Dinesh DSouza Quotes (Author of America) (page 12 of 17)
The Christian Post
According to this narrative, advanced by progressive historians, Nixon orchestrated a party switch on civil rights by converting the racists in the Democratic Party — the infamous Dixiecrats — into Republicans. Yes, this story is in the textbooks and on the history channel and regularly repeated in the media, but is it true? First, no one has ever given a single example of an explicitly racist pitch by Nixon during his long career. One might expect that a racist appeal to the Deep South actually would have to be made, and to be understood as such. Yet, quite evidently none was. Yet when Nixon ran for president in the main issue was the Vietnam War.
David Ehrlich. He was found guilty, and accused the court of selective persecution on the basis that the Obama administration was supposedly trying to silence its dissidents. His account was effectively blocked — in the worst of all indignities for such a fanatically self-described patriot, he has lost his right to vote. No names were changed to protect the Democratic Party. He stages a series of hokey scenes in which he befriends a number of his fellow inmates, and finds himself mocked for the ridiculousness of his crime.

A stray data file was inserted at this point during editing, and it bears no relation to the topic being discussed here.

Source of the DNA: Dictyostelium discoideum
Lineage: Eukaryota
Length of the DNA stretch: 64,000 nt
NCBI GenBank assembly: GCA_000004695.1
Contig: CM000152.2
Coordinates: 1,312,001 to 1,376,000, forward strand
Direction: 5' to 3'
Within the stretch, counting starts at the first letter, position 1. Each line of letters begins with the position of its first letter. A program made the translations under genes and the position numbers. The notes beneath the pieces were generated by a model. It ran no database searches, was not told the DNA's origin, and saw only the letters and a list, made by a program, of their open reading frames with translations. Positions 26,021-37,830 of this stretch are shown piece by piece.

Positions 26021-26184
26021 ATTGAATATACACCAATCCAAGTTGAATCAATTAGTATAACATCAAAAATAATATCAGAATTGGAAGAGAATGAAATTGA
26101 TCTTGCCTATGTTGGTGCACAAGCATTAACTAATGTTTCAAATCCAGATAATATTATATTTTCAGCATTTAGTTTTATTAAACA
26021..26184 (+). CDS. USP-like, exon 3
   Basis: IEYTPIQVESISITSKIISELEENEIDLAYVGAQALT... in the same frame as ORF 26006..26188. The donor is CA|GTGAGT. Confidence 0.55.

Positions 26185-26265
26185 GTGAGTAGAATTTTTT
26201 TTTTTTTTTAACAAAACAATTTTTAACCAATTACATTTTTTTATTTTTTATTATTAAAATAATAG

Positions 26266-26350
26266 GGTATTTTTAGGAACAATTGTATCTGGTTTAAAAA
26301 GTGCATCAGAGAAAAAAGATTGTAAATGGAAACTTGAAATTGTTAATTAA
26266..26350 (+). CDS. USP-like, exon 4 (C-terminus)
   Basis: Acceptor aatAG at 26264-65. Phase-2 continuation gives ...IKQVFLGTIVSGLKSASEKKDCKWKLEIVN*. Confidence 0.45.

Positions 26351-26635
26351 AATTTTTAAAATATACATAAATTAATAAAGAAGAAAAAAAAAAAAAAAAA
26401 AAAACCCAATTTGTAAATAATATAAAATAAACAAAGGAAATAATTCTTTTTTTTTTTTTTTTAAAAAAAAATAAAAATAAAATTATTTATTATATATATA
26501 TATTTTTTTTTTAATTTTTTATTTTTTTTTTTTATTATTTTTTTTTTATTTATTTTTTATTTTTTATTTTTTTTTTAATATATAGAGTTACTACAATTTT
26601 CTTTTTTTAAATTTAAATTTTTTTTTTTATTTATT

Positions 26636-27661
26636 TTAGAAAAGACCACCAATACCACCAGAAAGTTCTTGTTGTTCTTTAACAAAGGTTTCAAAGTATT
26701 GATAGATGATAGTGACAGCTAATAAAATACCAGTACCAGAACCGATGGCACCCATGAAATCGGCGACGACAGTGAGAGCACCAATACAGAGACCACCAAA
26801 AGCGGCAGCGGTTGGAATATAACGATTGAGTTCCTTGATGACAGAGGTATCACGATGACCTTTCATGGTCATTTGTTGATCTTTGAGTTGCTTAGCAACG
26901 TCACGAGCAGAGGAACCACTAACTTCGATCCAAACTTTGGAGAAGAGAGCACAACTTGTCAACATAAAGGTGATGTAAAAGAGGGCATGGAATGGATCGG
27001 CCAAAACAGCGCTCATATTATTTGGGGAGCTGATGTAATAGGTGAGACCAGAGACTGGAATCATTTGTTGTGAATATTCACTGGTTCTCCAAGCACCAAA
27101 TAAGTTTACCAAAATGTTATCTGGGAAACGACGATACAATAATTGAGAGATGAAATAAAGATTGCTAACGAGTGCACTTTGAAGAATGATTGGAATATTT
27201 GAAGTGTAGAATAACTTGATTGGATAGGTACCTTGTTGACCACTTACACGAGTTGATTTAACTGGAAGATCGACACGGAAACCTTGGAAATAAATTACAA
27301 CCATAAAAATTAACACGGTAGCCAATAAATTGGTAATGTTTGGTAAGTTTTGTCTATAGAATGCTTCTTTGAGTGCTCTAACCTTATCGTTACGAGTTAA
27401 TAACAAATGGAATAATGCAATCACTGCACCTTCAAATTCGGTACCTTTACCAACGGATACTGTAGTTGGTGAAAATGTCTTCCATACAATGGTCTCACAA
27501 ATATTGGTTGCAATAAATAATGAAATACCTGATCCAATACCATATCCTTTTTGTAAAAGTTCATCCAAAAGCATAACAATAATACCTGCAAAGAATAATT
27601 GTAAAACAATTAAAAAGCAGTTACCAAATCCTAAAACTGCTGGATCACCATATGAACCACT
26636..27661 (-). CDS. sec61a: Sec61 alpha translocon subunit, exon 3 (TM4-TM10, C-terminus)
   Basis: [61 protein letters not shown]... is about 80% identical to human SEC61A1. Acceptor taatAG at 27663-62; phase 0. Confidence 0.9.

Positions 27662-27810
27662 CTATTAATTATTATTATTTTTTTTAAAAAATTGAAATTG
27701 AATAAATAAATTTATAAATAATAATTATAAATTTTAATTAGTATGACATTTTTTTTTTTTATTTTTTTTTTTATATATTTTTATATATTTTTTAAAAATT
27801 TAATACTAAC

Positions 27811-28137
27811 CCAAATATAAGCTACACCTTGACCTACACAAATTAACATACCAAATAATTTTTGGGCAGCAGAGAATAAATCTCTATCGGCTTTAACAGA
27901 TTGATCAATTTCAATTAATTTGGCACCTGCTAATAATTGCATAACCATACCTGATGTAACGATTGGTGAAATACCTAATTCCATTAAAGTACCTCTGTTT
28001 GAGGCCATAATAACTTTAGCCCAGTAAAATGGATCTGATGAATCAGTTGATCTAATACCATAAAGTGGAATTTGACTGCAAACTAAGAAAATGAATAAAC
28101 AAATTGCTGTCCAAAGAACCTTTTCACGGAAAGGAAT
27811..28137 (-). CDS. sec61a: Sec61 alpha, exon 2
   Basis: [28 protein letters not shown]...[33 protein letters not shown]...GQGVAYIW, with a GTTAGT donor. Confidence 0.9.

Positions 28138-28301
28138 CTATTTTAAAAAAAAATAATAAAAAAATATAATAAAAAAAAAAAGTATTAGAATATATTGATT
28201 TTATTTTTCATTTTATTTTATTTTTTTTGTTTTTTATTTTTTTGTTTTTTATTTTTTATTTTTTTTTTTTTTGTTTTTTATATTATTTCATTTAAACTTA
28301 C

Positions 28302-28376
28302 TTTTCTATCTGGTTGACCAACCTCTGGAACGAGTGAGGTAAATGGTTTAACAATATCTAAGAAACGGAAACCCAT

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This article is adapted from Dinesh D'Souza's new book Death of a Nation, This big switch was brought about in the late s by the GOP.
cheeky monkeys sitting in a tree
His arguments ignore the way the two political parties switch positions on Civil Rights in the s, with the Democrats embracing Civil Rights and Republicans, under the guidance of national leaders like Barry Goldwater and Richard Nixon, exploiting racist backlash. Princeton historian Kevin M. Sure, let's do this. But, sure, let's ignore what scholars have written on this and meet this question on D'Souza's own chosen ground -- racist Southern Democratic politicians who switched to the GOP. No, politicians didn't switch -- that's a laughably high bar -- but there were plenty. First and foremost, of course, there's Strom Thurmond, the Dixiecrat presidential candidate, who was welcomed into the GOP in -- and, importantly, allowed to keep his seniority and thus all the power that came with it in Congress. No other Southern Democrats were.